May 24, 2011
HAVANA TIMES, May 24 — Cuba became the first country in Latin America to
have a railroad when on November 19, 1837 the first 17-mile line of
tracts was inaugurated running from Havana to Bejucal.
Prior to Cuba, only six countries in the world possessed that means of
transportation: England, the United States, France, Germany, Belgium and
Two years later, that iron pathway expanded 11 more miles to reach the
town of Guines. Gradually more tracks were added and 15 years after the
inauguration, over 60 miles of railroad lines in Cuba was celebrated.
The railroad continued to expand island-wide with numerous train
stations of subdued beauty constructed. Though some of these have
suffered the effects of time and deferred maintenance, others continue
to constitute true architectural monuments, ones like the central
station in Havana.
Currently, the Cuban railroad company operates over 2,600 miles of rail
stretching from Guane (in the western province of Pinar del Rio) to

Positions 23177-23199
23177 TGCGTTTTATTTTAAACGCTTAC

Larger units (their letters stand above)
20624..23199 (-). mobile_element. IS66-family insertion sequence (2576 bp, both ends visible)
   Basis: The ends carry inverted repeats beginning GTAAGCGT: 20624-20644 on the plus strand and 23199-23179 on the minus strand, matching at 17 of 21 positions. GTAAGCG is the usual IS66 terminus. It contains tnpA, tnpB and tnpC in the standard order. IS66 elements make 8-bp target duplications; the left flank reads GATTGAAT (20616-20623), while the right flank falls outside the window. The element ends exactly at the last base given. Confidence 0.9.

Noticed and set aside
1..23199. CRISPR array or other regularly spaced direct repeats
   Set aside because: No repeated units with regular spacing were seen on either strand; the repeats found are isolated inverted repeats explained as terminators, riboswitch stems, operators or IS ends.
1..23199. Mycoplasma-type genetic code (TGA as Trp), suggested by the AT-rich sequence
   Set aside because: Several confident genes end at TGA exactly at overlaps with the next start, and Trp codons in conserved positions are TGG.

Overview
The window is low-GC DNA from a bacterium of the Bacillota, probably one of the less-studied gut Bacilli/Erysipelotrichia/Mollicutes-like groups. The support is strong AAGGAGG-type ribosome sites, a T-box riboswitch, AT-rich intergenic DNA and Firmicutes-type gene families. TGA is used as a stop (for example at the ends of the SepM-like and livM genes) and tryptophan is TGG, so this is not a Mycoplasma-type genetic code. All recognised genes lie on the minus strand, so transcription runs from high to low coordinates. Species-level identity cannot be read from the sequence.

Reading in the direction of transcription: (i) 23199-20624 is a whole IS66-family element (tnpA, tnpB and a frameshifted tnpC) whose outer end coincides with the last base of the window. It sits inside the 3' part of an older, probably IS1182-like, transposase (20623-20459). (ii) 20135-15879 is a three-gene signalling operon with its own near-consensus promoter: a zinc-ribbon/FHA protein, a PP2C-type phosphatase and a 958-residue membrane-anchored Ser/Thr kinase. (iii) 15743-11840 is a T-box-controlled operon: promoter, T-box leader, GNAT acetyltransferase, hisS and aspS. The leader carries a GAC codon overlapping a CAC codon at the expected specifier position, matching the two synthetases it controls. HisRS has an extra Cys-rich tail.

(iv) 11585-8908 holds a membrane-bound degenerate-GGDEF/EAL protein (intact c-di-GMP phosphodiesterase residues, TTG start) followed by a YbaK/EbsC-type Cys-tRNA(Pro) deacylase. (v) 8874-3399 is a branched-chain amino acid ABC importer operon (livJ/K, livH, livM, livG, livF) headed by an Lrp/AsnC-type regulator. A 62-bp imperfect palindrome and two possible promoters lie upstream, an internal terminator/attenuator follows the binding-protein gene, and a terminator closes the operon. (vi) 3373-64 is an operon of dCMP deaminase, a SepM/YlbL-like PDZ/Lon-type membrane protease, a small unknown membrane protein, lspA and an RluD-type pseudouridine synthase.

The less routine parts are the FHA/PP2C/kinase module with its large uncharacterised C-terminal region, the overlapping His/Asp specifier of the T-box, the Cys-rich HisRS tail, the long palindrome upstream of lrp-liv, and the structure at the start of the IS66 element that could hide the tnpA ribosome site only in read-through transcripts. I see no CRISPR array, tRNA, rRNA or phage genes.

Guantanamo (on the far east of the island). Numerous branches also
project out from the center to the principal cities in the north and south.
The locomotives and passenger cars have been undergoing modernization
and the old steam engines now constitute museum pieces because they've
been replaced by powerful and modern diesel-fueled locomotives.
The Cuban railroad system is now involved in a process of major repairs
because it had deteriorated considerably over the past couple of decades
following the disappearance of the European socialist camp, with which
Cuba had maintained almost all of its trade.
Likewise, the system has been negatively affected by the economic,
commercial and financial blockade that the United States government has
maintained against the island for more than 50 years.
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